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Cannabis (tetrahydrocannabinol, THC) is becoming increasingly legal and available throughout the United States. However, the smoking or ingestion of marijuana is risky during pregnancy. Moreover, in the era of COVID-19, smoking marijuana entails a risk of serious complications for those who do become infected with SARS-CoV2 (the virus that causes COVID-19).
Marijuana cannot be prescribed by a doctor, but patients have access to medical cannabis by way of dispensaries. Additionally, numerous US states have permitted medical use of marijuana by adults. All of this is happening in a culture that is evolving to be increasingly open-minded about pot use. Marijuana has always been available for those who have wanted it but, with legalization, one who may have avoided it before, now can it get it with no fear of arrest, while others who have been using it feel more free to speak their minds about the benefits of cannabis. This is particularly true when it comes to the medicinal properties of cannabis, such as its effects against nausea and pain. In short, the stigma once attached to marijuana use is disappearing and we’re hearing about pot usage by groups of people that a generation ago would have been very silent about. One such group is women who are pregnant or breastfeeding. In the years since marijuana legalization came into effect in Colorado and Washington, it has become clear that about 4 percent of pregnancies occur in women who use marijuana regularly throughout pregnancy. A somewhat higher number of mothers are estimated to use marijuana while breastfeeding, but the numbers are modest compared tobacco, which is smoked by 12-20 percent of pregnant women. On the other hand, the numbers of pregnant pot users, while relatively low, are thought to be up, compared with what they were prior to legalization.
At the same time, there is a great deal of misinformation circulating in connection with THC and its effects during pregnancy. The issue has been covered before on The Pulse, but it’s important enough to warrant a follow up in the era of COVID-19.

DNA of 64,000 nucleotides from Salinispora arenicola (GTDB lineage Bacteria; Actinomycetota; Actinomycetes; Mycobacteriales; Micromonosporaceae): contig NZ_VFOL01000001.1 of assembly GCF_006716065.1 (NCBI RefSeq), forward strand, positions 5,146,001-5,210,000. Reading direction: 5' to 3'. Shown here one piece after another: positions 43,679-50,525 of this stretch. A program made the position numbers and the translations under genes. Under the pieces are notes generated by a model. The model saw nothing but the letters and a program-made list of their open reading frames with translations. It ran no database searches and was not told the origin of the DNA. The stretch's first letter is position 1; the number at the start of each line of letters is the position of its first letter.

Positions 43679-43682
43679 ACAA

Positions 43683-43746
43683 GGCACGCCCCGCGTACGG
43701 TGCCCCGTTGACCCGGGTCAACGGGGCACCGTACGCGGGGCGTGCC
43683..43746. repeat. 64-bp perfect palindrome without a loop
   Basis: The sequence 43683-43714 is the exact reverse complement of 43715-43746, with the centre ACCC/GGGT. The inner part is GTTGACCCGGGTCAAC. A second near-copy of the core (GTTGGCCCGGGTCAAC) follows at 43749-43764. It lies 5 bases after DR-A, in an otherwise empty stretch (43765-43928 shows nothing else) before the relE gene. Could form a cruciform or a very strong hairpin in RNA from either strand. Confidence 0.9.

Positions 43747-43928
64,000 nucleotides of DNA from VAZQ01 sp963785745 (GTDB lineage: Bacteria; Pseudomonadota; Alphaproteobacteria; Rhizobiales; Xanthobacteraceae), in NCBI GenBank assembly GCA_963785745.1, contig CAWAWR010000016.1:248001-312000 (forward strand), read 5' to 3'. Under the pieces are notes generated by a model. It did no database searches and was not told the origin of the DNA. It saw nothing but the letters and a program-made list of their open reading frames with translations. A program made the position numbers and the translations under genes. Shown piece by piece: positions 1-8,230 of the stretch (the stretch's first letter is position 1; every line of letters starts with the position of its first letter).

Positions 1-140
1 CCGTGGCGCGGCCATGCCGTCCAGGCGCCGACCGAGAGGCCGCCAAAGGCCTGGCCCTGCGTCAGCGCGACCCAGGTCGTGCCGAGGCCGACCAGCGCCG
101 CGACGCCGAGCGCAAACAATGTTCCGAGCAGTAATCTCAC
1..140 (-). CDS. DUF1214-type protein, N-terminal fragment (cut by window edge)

Studies have been few, generally involving small numbers of women, and notoriously difficult to control for numerous factors that could confuse the outcome. Women who use THC tend also to be tobacco users, which means we have to take most study results with a big grain of salt. Importantly, early indications from laboratory animals studies do suggest that THC can have a very negative effect on fetal brain development, particularly when it comes to the forebrain –that’s the part of the brain that you use to think. There is also some concern about THC and low birth weight. Unlike fetal alcohol syndrome and many effects of tobacco on the newborn, effects of THC consumed during pregnancy may present in more subtle ways, and later in a child’s life. Expanding on animal studies to test clinically for negative consequences of drug is very difficult. Generally, it requires a large population of women using the drug during pregnancy for a generation or more, as happened with tobacco and alcohol.
As for breastfeeding, studies are ongoing. A study, for instance, is looking at lactating women who are taking specific doses of THC and pumping out their milk, which then gets sent for laboratory analysis, while the children born from the volunteers are nourished safely with infant formula. Meanwhile, however, there have been some initial studies suggesting that TCH not only makes its way into breast milk, but, much like nicotine, is concentrated in the milk.
Relevant to COVID-19, studies have reveled that smokers, and also vapers, of cannabis products (as well as tobacco) have a substantially higher risk of developing severe complications of COVID-19 compared with nonsmokers who match them in terms of age and other risk factors. This includes even occasional marijuana use. One study by researchers in the UK found that smokers are more likely to suffer, not only the types of COVID-19 complications that require admission to an intensive care unit, often with mechanical ventilation, but also gastrointestinal problems and a range of other COVID-19 complications.
Where does all of this mean for you if you are pregnant and considering using marijuana? The safe route would be “don’t do it”. When confronted with an individual who claims to be an authority, and who suggests that marijuana should be safe, since there is not any strong evidence that it does harm, consider whether that same individual would present a similar attitude if asked about a new pharmaceutical. And finally, if after putting off marijuana throughout pregnancy, if you find that you need it after giving birth, do not take on the role of breastfeeding. With all the unknowns floating around, comfort yourself remembering what we know for certain, that infant formula that you buy at the store is guaranteed not to contain THC.